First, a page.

The most famous dog-grieving story of all time is that of Greyfriars Bobby, a Skye terrier owned by a Mr. John Gray of Edinburgh, Scotland. When Mr. Gray died in 1858 and was buried in Greyfriar's Churchyard, Bobby was one of the conspicuous mourners – and, as time went by, he never forgot his deceased master. Every day for the next 14 years until his own death in 1872, Bobby spent each night lying on his master’s grave come rain, come hail, and come snow. In honor of Bobby’s devotion, a statue and water fountain were erected to his memory in 1873.
Bobby was indeed an unusual dog – or was he? How many other dogs would grieve their owner’s passing and have a difficult time moving on following a sudden cataclysmic rift in their close bond? Quite a few it seems. While not many might show the same tenacity as Bobby to what was presumably a self-comfort maneuver, many have a significant degree of attachment to their owner that leads to anxiety and distress when even short term separation is thrust upon them, let alone bereavement.
Which dogs suffer
Dogs that are likely to be particularly hard hit following their owners’ demise are those that have the hyper-attachment syndrome of separation anxiety. Cardinal signs of this all-to-common condition, affecting up to 15 percent of dogs in the United States, are as follows:
Oftentimes a checkered history of earlier neglect or multiple owners
Excessive following behavior (“Velcro dogs”)
Pre-departure anxiety as owner prepares to leave
Barking, whining, or howling immediately after the owner’s departure
Destructive behavior only in the owner’s absence (and often directed toward doors and windows).
House soiling only in the owner’s absence
Inappetance in the owner’s absence
Depression/inactivity in the owner’s absence
Self-directed licking behavior in the owner’s absence (e.g. lick granuloma) or other repetitive, compulsive behavior
Excessive greeting behavior on the owner’s return
A score of 5 out of 10 of the above possible signs confirms separation anxiety. Some dogs with separation anxiety are so bonded to one person that if that person leaves the dog with other people in a crowded room it will display full-blown signs of separation anxiety. Such a dog will not take well at all to its owner going away on a trip or, indeed, to the permanent separation caused by bereavement. The initial fruitless panic engendered by separation associated with an owner’s demise will eventually give way to despair and depression. While we can’t ask a dog how it feels, we can (and do) sometimes see all the visible signs of depression in bereft dogs that we see in a recently bereaved or otherwise depressed person.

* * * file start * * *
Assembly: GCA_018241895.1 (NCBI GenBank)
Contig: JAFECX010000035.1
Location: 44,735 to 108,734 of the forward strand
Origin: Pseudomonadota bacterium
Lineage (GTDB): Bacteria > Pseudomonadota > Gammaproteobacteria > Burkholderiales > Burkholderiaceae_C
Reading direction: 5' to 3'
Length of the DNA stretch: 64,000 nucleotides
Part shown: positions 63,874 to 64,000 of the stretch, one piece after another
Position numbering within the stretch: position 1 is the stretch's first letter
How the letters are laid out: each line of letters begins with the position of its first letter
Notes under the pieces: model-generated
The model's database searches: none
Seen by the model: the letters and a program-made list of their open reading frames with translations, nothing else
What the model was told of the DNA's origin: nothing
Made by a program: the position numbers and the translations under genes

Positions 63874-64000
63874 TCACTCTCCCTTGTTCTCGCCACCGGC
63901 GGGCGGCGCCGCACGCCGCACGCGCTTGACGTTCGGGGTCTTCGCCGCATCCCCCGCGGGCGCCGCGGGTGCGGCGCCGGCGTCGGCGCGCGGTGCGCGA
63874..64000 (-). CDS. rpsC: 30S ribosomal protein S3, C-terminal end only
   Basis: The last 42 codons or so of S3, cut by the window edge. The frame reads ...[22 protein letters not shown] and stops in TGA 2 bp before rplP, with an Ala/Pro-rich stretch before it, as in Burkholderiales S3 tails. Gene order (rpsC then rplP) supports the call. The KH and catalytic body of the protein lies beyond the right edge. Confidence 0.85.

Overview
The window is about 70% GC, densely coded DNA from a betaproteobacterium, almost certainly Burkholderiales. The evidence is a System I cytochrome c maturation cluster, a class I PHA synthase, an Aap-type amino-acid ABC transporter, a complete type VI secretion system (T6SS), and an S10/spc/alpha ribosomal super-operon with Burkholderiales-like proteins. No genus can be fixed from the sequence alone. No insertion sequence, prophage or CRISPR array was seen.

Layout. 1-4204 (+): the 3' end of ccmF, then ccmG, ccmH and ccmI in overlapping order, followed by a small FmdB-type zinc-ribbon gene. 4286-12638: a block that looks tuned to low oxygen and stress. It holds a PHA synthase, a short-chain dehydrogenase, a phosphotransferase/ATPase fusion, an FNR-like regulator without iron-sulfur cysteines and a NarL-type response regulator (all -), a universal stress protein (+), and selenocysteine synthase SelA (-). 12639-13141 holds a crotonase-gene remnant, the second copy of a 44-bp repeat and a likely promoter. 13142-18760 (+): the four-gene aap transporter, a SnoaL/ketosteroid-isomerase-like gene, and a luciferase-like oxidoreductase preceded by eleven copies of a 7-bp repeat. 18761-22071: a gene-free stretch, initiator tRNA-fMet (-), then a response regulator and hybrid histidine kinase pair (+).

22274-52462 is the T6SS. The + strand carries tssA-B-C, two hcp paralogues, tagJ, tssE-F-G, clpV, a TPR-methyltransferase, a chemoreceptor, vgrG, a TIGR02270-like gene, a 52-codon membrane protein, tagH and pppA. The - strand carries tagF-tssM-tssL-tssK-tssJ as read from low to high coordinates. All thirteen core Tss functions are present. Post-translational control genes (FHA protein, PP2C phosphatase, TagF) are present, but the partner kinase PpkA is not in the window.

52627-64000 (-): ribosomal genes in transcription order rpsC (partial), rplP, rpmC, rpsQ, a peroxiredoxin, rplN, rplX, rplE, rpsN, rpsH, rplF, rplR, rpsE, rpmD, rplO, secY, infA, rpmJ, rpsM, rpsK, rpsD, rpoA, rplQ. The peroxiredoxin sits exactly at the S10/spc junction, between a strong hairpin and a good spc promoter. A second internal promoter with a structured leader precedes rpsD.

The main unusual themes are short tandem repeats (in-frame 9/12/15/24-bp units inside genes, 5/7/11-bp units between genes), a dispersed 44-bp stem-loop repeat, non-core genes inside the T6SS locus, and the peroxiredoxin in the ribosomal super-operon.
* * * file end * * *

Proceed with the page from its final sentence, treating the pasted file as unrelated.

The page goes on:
Clinical signs of mourning in dogs
Lack of energy and interest
Absence of play
Reduced social interactions
Increased daytime sleeping
In people, post-bereavement depression following the death of a loved one is usually gradually relenting and for the most part does not last longer than 2 months. In some people it lasts much longer and requires some psychological or medical intervention to expedite a return to normal functioning. The same is true in dogs. Some will eventually get over their loss and form new bonds whereas others enter a seemingly interminable funk. The latter cases present a therapeutic challenge.
Treatment of dogs for bereavement-related depression
Where possible, allow time to heal the wounds and merely supply appropriate supportive therapy. Make sure the dog continues to eat and drink, even if this means assisted feeding of favorite victuals.
Provide company during the daytime and at night. Have the dog sleep in the bedroom with its caretakers/remaining human/animal family.
Provide distractions during the day such as toys, delicious food treats, games, excursions, and so on, so that the dog is gainfully employed and entertained. Some coaxing may be necessary.
Attempt to interest the dog in interacting with people or dogs. Sometimes a visitor dog to the house will stimulate the affected dog’s appetite and activity by a process known as social facilitation
Daily exercise is extremely important as it has a calming, soothing, and mood elevating effect. Aerobic (running) exercise is best if this can be summoned.
Medication, as a last resort, in refractory cases. Human anti-depressants work well in this situation. Either older tricyclic anti-depressants like amitriptyline or imipramine, or more modern anti-depressants like fluoxetine (Prozac), sertraline (Zoloft), and paroxetine (Paxil) can be used. Each has its own unique advantages in terms of mood elevation and stabilization; and each has its own slightly different therapeutic profile and list of potential side effects.
Following acute loss of a closely bonded owner, dogs can suffer the pangs of separation anxiety or depression just as people do. The extent of the suffering is directly proportional to the strength of the bond with the owner and is a function of the dog’s reliance and perceived dependence on that person. Owners who feed into a dog’s intense dependence on them are more likely to have dogs that do not cope well when left alone for any reason. The emotional pain dogs feel on their owner’s death is an extension of, and extreme, protracted version of separation anxiety. While we all enjoy a close bond with our pets, and children for that matter, it is as well to prepare them to stand on their own four/two feet (respectively) so that they are not adrift should anything happen to us.